An out-of-control spread of the viral infection could necessitate lockdown. If such restriction becomes widespread in the country, it could spook global supply chain again and further slowdown the post-pandemic economic recovery. Already, reports of shortages in the supply of healthcare commodities have been reported in China, which accounts for a significant percentage of global supply.
A resurgence in Covid-19 in a major country, including China – the world’s second largest economy by nominal GDP – can trigger global economic and public health concerns.
High inflation has been the major global macroeconomic risk since the reopening of economies after pandemic lockdown. Russia’s invasion of Ukraine has further stoked inflationary pressure through high energy prices and shortfalls in the supply of grains from the war region. In response to high inflation, the major central banks began to hike policy-setting interest rates, the U.S. Fed being the most aggressive.
With an uncertain global economic growth outlook, coupled with the impact of higher interest rates, many economists believe there could be a global recession in 2023. While such concerns had become muted at the end of last year, economic stress remains on the horizon. The risk of further economic downturn is significant in the UK, as years of underinvestment in public goods and services, the cost of living crisis, and the impact of Brexit have begun to weigh heavily on the economy post-pandemic. In December, several labour unions called for industrial actions. If economic weaknesses continue during the year, it is likely to unsettle the new government headed by Prime Minister Rishi Sunak and reintroduce leadership quagmire in the country.
In the meantime, Nigeria and other developing countries have been on the wrong end of the UK’s efforts to address the shortfall in its domestic labour supply. After encouraging the emigration of doctors and other health workers from Nigeria, qualified teachers – who are already in short supply in the country – are also being lured to Britain. The immediate and long-term impact of the UK’s immigration policy will be severe for the developing countries affected.
The war in Ukraine, which appears unwinnable by conventional means, has continued to affect global supply and prices of food and energy commodities. The lose-lose situation has seen the continued isolation of Russia in the international community and global markets. On the Ukrainian part, the toll of the war on lives and infrastructure has continued to mount. Western support for Ukraine, notably from the U.S., will keep it fighting its more powerful neighbour on the canvass of the country.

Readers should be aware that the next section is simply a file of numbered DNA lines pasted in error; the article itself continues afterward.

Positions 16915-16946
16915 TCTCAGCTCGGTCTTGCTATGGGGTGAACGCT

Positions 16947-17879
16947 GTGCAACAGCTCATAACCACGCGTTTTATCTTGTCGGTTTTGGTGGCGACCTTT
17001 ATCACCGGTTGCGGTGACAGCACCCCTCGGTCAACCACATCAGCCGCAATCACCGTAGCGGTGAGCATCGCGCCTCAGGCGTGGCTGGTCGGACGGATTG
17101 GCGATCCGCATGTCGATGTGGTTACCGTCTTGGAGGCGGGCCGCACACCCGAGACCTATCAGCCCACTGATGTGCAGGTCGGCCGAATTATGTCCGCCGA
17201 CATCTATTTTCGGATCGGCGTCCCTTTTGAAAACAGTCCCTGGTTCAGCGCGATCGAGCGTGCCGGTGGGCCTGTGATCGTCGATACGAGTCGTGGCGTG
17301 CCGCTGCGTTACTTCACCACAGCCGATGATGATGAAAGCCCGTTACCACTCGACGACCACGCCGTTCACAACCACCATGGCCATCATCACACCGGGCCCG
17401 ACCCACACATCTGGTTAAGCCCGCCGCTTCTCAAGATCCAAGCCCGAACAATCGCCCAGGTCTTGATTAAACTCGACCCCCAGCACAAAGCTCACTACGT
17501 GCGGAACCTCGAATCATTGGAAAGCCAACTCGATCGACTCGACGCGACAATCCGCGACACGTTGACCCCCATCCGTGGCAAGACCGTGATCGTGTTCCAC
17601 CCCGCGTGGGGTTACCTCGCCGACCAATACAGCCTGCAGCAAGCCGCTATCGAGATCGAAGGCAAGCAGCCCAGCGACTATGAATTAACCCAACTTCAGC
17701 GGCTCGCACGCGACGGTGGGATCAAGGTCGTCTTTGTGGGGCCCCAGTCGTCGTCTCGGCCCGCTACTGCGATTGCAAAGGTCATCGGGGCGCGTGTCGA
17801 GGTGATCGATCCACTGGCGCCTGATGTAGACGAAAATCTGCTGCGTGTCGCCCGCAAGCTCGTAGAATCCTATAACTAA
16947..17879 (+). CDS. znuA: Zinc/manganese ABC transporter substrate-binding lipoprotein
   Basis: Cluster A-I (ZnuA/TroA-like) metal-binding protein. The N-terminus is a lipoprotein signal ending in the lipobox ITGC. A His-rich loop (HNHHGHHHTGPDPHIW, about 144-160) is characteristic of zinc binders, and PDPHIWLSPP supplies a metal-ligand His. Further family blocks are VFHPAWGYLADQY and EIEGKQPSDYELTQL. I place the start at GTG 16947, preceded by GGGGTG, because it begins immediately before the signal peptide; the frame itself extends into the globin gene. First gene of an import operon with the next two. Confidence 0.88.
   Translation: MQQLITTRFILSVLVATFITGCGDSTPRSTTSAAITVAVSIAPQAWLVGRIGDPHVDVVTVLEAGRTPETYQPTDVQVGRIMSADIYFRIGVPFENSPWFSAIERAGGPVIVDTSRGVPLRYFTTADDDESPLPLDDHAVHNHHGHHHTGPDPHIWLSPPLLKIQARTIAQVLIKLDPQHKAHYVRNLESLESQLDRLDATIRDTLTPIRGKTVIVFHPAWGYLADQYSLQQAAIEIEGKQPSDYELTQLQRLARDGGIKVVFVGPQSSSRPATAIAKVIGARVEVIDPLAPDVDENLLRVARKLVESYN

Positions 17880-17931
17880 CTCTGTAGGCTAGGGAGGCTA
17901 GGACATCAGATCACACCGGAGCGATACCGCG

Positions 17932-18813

So far, Russia has limited the use of its options, although its invasion of another sovereign nation remains condemnable. But the more the war wears on, the greater the likelihood of escalation and other parties being drawn into the fray. This presents the dimension of global impacts of the war beyond the current food and energy price inflation – or the intensification of both. Perhaps this is why the U.S. seems to favour negotiation of peace between the two warring countries. But the Ukrainian President, Volodymyr Zelenskyy, seems to want to negotiate from a vantage position.
Months of protest for civil liberties in Iran amid high-handed, desperate response by the government of President Ebrahim Raisi is fostering social strife in the country. Iranian activists and youth have hit the streets for months now following the death of Mahsa Amini, a 22-year-old woman from Kurdistan, in the custody of Tehran’s moral police who arrested her allegedly for not wearing her hijab correctly. A face-off between the protesters and the government has crossed 100 days, with the former vowing to not go back on their demands.
Iran that is internally unstable is not good news for the world’s peace and security. For instance, the current situation is a hindrance to the likelihood of getting the country back to the negotiating table to halt its nuclear programme. During the protest which has further alienated Iran in the international community, Tehran has been selling Russia lethal drones for use in its war with Ukraine. This raises the spectre of a proxy war or even direct conflict with Iran.
Global peace is essential to solving the world’s challenges, including food insecurity, imperilled energy market, climate change, and macroeconomic instability. These key issues will define the world we live in in 2023.
Jide Akintunde is Managing Editor of Financial Nigeria and Director, Nigeria Development and Forum.